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February 14, 2011, 04:05PM PT in Triathlon Training Blog  |  1 Comments

The Real Deal with Training Plans

Surely, by now most triathletes have picked at least one race for their upcoming triathlon season.

The longer the race, the more critical a training plan becomes. Training plans are offered by well-respected coaches online, including those posted on the USAT coach’s forum. Some are free of charge and almost all will cost a lot less than what you would pay for individualized coaching.

One caveat, though: A good number of these training plans, including those written by renowned coaches, promise you a “customized plan.”

In my experience though, you get what you pay for.

Unless the online coach asks you a lot of questions upfront, gets back to you in a reasonable time frame after establishing a first contact, is willing to test your fitness and reevaluate it and your health status on a regular basis, and takes the time to get to know you, your plan may not be as tailored as you’d like.

Here is a list of questions I would consider pivotal for creating a truly customized plan:

  • What is your experience in training athletes of a certain age? (At age 44, I’m learning that I need a lot more recovery time after high-intensity workouts and high volume weeks than in my 30s or 20s, and I would want my coach to have a good understanding of the exercise science behind that).
  • Will you help me work on my strengths and weaknesses, and how will you address both?
  • What is your training philosophy (High intensity vs. volume vs. recovery times, etc.)?
  • How will you assess my progress in fitness, fatigue and need for recovery?
  • Will you do fitness tests upfront, ask me to download data from a Powermeter or Garmin (how will you assess my fitness level and progress)?
  • Do you track clients by computerized data and how important are those to monitor a client’s progress etc.? (Considering that certain gadgets, such as a Powermeter cost $1,000 and more; a heart rate monitor comes a lot cheaper).
  • Do you use a computerized formula to create training plans based on the days and times a client can swim/bike/run, and if so, are you able and willing to adjust that plan? (Life changes, which needs to be reflected in your plan).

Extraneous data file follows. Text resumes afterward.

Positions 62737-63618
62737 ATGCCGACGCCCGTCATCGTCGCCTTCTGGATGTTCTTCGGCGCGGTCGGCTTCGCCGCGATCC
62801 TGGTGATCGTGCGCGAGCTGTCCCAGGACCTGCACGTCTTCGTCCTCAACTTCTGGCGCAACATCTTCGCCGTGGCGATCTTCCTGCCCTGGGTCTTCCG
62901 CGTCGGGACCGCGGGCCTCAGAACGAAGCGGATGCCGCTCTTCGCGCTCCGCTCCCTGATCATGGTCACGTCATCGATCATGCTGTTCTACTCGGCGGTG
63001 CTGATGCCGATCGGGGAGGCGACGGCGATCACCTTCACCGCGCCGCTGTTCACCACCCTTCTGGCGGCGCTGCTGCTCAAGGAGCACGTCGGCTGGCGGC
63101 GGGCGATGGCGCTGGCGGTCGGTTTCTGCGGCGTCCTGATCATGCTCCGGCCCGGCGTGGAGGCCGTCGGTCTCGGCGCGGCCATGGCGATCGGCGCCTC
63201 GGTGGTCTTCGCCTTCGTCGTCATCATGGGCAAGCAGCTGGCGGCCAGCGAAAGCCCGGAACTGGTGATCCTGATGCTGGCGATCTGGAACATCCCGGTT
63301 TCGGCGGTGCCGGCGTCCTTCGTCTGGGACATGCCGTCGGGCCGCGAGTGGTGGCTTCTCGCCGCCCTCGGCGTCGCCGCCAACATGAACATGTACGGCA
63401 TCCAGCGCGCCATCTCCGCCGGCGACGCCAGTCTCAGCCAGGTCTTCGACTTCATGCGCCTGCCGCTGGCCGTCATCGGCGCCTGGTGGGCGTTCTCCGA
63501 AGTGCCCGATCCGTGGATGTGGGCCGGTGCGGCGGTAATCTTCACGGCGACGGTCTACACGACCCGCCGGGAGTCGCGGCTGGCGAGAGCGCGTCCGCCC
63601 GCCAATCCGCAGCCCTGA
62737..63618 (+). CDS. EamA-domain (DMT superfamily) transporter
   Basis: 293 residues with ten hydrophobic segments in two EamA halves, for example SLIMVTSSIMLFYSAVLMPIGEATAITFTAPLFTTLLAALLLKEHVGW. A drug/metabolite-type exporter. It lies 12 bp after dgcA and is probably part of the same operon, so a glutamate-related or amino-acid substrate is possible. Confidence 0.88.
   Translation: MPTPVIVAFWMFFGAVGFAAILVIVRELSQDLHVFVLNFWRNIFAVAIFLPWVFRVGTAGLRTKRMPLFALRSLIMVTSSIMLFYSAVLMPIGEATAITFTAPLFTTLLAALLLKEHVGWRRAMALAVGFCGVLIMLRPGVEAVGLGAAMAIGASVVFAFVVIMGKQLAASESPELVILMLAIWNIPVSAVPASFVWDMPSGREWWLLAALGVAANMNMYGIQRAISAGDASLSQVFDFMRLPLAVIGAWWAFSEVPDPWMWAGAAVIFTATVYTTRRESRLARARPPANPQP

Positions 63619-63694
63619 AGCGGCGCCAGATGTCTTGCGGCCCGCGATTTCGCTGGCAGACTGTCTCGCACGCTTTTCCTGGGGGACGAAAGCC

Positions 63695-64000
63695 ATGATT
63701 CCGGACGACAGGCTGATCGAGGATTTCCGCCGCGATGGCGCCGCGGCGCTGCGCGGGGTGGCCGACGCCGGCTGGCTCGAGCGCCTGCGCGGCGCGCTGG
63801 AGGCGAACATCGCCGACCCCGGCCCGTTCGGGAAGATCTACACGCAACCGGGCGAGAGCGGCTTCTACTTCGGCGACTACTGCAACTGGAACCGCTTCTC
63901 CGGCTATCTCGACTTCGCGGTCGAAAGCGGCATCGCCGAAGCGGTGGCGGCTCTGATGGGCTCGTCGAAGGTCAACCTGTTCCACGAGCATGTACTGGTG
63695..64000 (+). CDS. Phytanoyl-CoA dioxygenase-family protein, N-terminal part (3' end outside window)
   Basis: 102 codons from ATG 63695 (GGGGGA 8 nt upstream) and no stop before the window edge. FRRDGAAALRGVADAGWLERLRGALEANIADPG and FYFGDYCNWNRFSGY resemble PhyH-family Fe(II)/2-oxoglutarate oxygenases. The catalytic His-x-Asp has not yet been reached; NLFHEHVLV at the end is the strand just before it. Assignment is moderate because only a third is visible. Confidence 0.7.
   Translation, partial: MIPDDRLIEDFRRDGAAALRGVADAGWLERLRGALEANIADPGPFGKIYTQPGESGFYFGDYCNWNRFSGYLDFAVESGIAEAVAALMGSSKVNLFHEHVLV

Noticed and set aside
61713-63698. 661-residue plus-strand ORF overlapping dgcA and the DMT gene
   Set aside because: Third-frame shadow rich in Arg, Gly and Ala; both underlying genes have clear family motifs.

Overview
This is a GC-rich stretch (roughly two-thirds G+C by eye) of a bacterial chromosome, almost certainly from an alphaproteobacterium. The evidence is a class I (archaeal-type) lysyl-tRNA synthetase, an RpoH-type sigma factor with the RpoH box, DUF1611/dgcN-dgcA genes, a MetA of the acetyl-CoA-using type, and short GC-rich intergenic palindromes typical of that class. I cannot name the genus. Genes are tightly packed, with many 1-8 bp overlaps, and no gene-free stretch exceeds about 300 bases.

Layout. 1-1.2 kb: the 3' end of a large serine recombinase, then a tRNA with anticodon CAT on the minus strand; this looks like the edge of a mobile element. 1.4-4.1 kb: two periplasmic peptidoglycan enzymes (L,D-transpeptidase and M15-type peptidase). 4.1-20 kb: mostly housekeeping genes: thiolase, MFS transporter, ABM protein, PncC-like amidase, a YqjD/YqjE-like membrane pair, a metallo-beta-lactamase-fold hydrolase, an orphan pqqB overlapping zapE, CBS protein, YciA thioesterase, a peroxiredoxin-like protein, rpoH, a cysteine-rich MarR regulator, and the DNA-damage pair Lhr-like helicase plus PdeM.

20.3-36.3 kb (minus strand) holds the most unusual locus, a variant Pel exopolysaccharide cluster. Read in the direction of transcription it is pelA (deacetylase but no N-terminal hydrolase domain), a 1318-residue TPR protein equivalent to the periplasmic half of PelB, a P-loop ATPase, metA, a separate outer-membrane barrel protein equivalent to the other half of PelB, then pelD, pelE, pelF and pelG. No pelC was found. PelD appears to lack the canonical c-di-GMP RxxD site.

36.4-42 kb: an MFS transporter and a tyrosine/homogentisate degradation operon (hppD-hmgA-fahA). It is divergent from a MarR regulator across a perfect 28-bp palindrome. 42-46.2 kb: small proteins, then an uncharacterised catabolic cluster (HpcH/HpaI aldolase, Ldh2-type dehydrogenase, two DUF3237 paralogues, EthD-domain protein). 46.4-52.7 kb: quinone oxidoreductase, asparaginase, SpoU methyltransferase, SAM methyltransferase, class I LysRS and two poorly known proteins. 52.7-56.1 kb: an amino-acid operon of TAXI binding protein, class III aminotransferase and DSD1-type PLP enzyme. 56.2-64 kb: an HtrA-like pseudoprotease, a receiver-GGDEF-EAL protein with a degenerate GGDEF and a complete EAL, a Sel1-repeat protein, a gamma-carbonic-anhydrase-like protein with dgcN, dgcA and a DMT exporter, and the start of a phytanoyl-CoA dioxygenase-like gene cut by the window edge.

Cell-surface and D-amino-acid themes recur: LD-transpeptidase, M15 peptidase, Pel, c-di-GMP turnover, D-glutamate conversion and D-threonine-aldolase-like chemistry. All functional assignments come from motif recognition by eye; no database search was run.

• How will you communicate with me? Will I only have email access? Will I able to talk to you by phone? How often will we be able to communicate a week? (I found that most basic plans include unlimited emailing, but for a customized plan I would think it’s important to talk to your coach on the phone).
  • Will you consider the hours I have available during the day to fit in my workouts? (That’s not always a given with computerized programs. I once had a 3-hour bike ride on my training plan for a Tuesday followed by a run—not likely with my full-time work schedule).
  • Will you help me figure out my nutritional needs? (This comes into play during longer distance races)
  • Will you discuss race strategy with me?
  • How many clients do you have? (More clients means less time for you).
  • Is there a minimum time of commitment (Granted, even the best coaches will need time to get a feel how your body responds to their plan)?

That said, many basic online training programs offer valuable guidance with coaches that can motivate and support you and provide the accountability you need to carry you through your hard training weeks and to a successful finish.

But if you want a truly customized plan, I would suggest asking a lot of questions upfront, so there are no surprises after you sign up.

Joe Friel authored a series of books that are insightful and valuable for people who are just getting into the sport as well as advanced triathletes and include training plans.

I’d like to hear about your experience with online training plans and whether you agree or disagree with my findings.

 

By Marion Webb
Marion Webb

Marion Webb is an ACE-certified Personal Trainer and Group Fitness Instructor. Webb has worked as a longtime award-winning business journalist, covering fitness, small business, health care and biotech issues. A competitive age-group triathlete and two-time ITU Long Distance World Championship qualifier, Webb competes mostly in the Half Ironman (70.3 miles) and (140.6 miles) Ironman distances.

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